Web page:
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Mind Control: Junior Seau’s Brain
Outside the Lines (Sunday, 9 a.m. ET, ESPN)
One year ago, on May 2, 2012, the football world was stunned by the sudden suicide of 43-year old Junior Seau. A race to acquire Seau’s brain to research whether it was damaged from years of playing football ensued. An OTL and PBS’ Frontline joint investigation details the role the NFL played in the chase for Seau’s brain, and reveals how the league ultimately seized control. Mark Fainaru-Wada, Steve Fainaru report.
“You can’t go against the NFL, they’ll squash you.” – Bennet Omalu, co-founder of the non-profit Brain Injury Research Institution, on competing for Seau’s brain against the NFL-backed National Institute of Health.
“I think that, obviously, the NFL wants to be real careful as to not look as though they were inserting themselves in the middle of this, where they’re trying to cover something up. So, that, and I can assure you that, is not the case right now.” – Kevin Guskiewicz, a member of the NFL’s Head, Neck and Spine Committee, on the NFL’s involvement in the competition to study Seau’s brain.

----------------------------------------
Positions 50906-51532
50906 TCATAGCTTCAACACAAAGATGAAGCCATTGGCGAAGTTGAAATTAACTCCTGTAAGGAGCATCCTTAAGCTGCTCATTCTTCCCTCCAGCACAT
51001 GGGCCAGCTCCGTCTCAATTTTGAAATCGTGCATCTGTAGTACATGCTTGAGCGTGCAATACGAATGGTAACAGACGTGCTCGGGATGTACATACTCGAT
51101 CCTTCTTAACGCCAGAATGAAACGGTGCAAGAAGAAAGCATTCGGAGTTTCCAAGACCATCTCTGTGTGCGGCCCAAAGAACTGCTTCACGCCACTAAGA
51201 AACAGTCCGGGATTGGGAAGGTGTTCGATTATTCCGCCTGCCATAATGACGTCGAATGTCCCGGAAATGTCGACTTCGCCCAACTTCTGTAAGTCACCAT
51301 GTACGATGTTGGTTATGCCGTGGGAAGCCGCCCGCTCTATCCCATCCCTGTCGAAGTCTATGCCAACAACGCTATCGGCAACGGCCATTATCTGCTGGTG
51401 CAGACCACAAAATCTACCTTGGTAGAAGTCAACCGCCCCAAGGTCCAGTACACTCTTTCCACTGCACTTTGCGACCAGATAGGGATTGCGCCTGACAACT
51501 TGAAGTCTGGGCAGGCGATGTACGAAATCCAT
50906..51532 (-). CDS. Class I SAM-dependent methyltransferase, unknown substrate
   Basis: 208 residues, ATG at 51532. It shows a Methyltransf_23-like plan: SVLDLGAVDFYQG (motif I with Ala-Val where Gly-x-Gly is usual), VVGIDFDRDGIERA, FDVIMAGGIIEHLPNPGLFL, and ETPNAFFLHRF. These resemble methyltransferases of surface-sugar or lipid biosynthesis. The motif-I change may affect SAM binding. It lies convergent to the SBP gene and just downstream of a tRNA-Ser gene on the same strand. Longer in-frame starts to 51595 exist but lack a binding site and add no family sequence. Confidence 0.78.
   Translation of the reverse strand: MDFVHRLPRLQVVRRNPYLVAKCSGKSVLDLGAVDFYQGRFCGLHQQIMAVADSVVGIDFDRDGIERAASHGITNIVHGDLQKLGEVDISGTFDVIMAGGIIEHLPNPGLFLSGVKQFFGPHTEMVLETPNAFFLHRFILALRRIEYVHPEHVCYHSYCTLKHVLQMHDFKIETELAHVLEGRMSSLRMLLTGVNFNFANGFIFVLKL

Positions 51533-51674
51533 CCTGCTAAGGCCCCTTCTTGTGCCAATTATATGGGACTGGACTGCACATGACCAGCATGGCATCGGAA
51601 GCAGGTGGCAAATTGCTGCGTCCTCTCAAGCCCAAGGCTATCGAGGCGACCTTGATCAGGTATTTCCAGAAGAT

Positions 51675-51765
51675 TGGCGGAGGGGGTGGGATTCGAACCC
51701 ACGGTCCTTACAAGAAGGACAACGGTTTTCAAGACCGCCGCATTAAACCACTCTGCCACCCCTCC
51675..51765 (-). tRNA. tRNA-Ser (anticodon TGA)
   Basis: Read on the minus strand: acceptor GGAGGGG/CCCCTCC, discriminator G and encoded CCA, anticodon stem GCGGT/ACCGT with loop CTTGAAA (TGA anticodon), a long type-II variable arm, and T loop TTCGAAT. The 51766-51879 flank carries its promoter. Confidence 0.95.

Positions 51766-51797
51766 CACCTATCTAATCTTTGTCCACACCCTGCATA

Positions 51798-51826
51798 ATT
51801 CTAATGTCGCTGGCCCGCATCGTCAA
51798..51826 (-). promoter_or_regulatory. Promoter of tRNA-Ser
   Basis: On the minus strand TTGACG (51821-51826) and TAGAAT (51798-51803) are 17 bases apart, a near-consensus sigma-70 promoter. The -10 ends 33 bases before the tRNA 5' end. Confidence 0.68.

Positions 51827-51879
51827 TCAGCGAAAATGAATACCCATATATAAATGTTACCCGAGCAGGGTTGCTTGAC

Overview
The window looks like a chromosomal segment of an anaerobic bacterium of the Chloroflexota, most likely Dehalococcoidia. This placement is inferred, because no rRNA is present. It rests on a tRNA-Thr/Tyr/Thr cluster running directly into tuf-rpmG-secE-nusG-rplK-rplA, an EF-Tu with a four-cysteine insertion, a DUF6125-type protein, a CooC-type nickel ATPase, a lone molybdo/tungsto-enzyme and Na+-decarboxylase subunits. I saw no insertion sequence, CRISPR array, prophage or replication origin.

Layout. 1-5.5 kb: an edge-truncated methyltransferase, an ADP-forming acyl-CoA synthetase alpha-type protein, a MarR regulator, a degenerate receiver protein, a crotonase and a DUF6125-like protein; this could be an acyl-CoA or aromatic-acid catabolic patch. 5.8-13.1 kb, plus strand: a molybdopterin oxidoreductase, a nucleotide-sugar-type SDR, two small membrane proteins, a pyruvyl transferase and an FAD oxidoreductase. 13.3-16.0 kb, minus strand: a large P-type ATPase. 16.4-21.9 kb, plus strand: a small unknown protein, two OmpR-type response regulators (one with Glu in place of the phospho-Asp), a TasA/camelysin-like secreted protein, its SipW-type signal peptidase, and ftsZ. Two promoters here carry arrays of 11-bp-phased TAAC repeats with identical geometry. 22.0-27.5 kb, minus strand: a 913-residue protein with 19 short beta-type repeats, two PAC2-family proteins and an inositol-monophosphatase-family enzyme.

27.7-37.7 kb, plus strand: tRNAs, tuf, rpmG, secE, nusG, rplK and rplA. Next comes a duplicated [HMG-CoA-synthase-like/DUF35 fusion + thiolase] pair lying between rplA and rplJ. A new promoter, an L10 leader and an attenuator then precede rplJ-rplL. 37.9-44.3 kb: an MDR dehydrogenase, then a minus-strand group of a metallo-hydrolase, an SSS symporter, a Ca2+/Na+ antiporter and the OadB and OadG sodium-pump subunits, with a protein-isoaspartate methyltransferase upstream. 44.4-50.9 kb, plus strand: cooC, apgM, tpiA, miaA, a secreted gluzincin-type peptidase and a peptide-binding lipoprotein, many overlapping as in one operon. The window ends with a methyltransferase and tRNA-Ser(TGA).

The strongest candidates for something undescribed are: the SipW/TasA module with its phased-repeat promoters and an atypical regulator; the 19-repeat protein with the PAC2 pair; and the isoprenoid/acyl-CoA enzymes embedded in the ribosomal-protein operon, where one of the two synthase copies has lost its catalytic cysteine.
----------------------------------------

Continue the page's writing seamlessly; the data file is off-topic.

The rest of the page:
“I didn’t care about what people and doctors were competing for. I just cared about a high level of scientific study, doing it properly without bias.”–Gina Seau, Seau’s ex-wife
DJ Hayden ran an impressive 4.3-second 40 at his pro day at the University of Houston last month, but the throat-to-belly button scar on his chest — from a life-threatening injury suffered in a November practice — drew stares of wonder. Tom Rinaldi reports on Hayden’s recovery and pursuit of an NFL career.
“It usually happens in car accidents, high-speed motor accidents. Usually people don’t even make it to the hospital.” — DJ Hayden, on the severity of his injury, which has a fatality rate between 95-99%
“He should’ve died. There are too many things that happened right that day.” – Mike O’Shea, University of Houston team trainer who was crucial in saving Hayden’s life
Green Room: Waiting is the Hardest Part
There are many reasons NFL prospects avoid coming to New York to sit in the Draft night “Green Room” — which is neither green nor a room – and perhaps wait, and wait, and wait. Liz Merrill reports.
Out in the Great Alone
ESPN Grantland (ESPN.com)
The Iditarod Trail Sled Dog Race pushes participants to the brink on an unforgiving trek to the end of the world. And, as one writer who tracked the race by air discovers, that is exactly the point. Brian Phillips writes.